A lot of the time our clients will apologize for their delay in getting back to us about a blog we drafted, the month’s social media posts we’ve scheduled, or a meeting date and time. The reason is they are busy. Well, that’s exactly what we want to hear. We are glad that our clients are too busy to get back to us right away. When I get a text message that reads ‘my phone has been ringing non-stop,’ that makes my day. It means that we’re doing something right. 

Most recently we’ve been working with the team at SPFLD Emojis, which released about a week-and-a-half ago. The media reception has been fantastic. We issued a press release on June 1 and since then SPFLD Emojis has appeared on multiple platforms from TV to radio and print to online, of course. I’ve always said that if you’ve got a great story the media will want to tell it – and that’s the case with SPFLD Emojis. 

Something else that we feel strongly about is including clients in the opportunities that we ourselves pursue. Last week we attended the Women Empowerment networking event at Erin’s Pavilion, organized by our client Deb Sarsany and her team at The Real Estate Group (another of our clients). We wanted to show some of the work we do and what better way to do that than have clients attend with us? Brittany Wallin of SPFLD Emojis and Crystal Apostol of Apostol Heirloom Portraitist joined the Gem PR & Media/ table, mingled with guests, and developed new relationships. We also had marketing materials from Sensible Innovations, AlignLife of Springfield, which has its annual 5K in Washington Park in September, and copies of the 2017/18 Springfield Visitors Guide, which we researched and wrote last summer. We also gave away four tickets to a 2017/18 Springfield Jr. Blues games, kindly provided by the team, another client of ours – and because we are located across the road from the fabulous Pease’s at Bunn Gourmet, we had a selection of their delicious mini desserts for guests to our table.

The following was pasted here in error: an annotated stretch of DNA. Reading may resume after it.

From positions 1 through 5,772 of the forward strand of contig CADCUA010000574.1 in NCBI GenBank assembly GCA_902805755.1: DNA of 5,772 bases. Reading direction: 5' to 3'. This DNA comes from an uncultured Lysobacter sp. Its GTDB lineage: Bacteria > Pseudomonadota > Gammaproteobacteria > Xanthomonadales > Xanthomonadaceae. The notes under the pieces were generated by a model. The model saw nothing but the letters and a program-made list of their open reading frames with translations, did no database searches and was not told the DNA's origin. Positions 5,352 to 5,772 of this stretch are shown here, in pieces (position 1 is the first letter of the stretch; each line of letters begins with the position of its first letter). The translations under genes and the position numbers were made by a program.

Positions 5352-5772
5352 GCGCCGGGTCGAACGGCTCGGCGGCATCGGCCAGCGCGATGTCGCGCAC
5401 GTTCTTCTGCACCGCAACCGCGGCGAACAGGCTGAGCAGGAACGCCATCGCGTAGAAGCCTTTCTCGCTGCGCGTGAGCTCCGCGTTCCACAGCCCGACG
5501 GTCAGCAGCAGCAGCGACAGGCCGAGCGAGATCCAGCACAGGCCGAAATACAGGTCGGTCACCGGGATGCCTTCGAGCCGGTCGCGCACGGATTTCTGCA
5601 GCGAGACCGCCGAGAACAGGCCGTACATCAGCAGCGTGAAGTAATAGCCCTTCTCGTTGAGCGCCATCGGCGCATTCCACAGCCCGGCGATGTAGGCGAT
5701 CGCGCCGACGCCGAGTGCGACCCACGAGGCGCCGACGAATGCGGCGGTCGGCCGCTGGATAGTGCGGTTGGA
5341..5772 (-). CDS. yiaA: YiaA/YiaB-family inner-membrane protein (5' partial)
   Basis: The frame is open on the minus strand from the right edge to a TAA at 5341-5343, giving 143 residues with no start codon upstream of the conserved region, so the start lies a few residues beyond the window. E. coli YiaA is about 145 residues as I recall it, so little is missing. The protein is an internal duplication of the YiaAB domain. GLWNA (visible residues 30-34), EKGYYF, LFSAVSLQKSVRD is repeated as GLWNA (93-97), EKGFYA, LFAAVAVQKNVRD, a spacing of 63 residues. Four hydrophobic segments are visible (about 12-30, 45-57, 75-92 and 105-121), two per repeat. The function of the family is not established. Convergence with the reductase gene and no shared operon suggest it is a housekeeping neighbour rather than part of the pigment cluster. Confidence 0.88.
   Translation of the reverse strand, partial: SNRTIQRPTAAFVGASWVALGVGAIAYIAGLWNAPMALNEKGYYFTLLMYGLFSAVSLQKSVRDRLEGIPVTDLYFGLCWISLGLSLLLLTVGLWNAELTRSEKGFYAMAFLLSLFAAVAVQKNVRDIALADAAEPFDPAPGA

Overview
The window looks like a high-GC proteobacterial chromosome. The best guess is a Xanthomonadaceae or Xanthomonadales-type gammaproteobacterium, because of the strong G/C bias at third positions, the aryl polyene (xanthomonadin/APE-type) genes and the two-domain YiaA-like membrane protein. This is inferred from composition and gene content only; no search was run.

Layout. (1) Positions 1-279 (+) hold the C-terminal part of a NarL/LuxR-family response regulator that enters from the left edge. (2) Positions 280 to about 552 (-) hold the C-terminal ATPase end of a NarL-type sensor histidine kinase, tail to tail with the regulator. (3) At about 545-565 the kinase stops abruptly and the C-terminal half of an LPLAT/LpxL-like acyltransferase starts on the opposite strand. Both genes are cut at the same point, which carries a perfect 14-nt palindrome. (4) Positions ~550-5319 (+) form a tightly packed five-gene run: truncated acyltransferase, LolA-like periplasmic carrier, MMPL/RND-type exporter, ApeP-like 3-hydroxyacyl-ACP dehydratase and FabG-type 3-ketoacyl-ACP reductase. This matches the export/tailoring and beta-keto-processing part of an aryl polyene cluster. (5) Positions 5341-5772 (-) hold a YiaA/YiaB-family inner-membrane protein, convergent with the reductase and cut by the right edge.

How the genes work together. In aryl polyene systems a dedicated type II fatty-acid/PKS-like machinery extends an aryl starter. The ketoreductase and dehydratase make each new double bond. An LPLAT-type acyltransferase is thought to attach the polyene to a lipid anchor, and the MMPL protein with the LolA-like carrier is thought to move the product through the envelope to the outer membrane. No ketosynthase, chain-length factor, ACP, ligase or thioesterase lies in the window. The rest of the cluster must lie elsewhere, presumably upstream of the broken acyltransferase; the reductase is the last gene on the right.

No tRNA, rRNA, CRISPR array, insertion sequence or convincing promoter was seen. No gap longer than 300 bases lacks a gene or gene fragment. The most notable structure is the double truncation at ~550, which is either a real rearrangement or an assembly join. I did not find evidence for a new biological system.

These are just a few examples, but I think it’s important to demonstrate just how much we appreciate our clients, how we continue to look for new opportunities so that they are able to grow their businesses, and how being a part of the Gem PR & Media ‘family’ is a positive experience. 

What our clients have taught us: part two

What our clients have taught us: part two

More than a year ago I wrote a blog about what our clients have taught us. I had a conversation this week, which reminded me of that blog. I was talking to a client for the first time and I told them that they were paying for my advice, that I would give it to them, but if they didn’t like it that was their prerogative. 

When I first launched Gem PR & Media I was reluctant to say exactly what I thought when counseling clients. This was unusual because previously I had been very upfront as an account manager. I think, no, I know it was because I was afraid to offend Gem PR & Media clients and lose them. Then, a client asked me for my professional opinion and I didn’t give it to them. Instead, I told them what I thought they would want to hear. Well, eventually, my ‘politeness’ came back to bite me and the client told me not to tell them what I thought they would want to hear, but give my professional opinion because that’s what they were paying me for – even if I knew they weren’t going to like it.

This was one of the most important lessons in my professional life. I just needed to be reminded that I do a good job for my clients because I am always upfront with them.